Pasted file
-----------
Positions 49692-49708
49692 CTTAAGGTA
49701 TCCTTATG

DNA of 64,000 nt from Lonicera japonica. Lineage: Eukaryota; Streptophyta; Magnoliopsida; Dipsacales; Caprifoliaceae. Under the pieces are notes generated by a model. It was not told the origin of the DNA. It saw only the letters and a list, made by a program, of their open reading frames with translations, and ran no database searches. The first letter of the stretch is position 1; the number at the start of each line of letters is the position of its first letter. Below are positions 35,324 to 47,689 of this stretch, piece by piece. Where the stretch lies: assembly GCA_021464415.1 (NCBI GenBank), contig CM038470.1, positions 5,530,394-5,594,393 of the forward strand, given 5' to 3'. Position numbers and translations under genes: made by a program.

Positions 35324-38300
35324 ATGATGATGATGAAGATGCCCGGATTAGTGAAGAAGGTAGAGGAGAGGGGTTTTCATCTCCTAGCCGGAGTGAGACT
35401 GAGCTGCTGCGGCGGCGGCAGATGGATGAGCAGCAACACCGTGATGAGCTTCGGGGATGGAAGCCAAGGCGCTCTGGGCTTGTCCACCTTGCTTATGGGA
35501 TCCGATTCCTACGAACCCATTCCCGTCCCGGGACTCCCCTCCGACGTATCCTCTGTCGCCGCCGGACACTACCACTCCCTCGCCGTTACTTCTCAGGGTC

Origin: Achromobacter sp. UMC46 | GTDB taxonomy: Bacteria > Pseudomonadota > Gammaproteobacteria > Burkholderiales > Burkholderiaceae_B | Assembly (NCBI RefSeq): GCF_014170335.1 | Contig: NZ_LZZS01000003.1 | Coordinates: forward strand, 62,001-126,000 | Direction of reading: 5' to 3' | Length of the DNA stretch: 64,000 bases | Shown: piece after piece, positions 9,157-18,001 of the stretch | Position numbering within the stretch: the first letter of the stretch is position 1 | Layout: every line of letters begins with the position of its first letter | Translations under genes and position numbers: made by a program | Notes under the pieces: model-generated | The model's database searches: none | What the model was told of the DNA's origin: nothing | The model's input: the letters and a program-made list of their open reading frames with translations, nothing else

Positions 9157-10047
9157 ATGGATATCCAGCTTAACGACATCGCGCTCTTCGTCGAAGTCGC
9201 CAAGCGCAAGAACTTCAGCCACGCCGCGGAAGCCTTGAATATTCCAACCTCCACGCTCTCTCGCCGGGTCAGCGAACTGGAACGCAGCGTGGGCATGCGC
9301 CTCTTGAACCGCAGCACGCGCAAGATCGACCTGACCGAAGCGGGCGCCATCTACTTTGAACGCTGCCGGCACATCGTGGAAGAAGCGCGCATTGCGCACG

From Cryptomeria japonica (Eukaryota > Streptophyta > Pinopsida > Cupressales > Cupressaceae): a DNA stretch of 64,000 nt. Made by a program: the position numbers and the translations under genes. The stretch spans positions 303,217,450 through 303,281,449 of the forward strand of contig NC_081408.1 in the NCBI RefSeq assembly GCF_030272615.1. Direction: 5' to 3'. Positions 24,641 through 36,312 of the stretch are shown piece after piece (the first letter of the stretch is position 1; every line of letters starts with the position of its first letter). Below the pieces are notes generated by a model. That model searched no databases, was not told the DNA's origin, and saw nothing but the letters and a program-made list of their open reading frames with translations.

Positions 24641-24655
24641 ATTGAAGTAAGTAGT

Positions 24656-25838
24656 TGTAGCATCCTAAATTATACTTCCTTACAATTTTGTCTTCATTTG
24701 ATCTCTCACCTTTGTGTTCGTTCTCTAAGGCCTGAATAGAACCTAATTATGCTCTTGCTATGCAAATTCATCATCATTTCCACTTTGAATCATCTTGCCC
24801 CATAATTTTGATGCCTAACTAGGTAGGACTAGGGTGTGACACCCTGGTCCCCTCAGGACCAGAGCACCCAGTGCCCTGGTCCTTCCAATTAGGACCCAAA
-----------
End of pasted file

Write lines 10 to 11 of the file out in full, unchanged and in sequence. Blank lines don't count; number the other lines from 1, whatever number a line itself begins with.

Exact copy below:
Positions 9157-10047
9157 ATGGATATCCAGCTTAACGACATCGCGCTCTTCGTCGAAGTCGC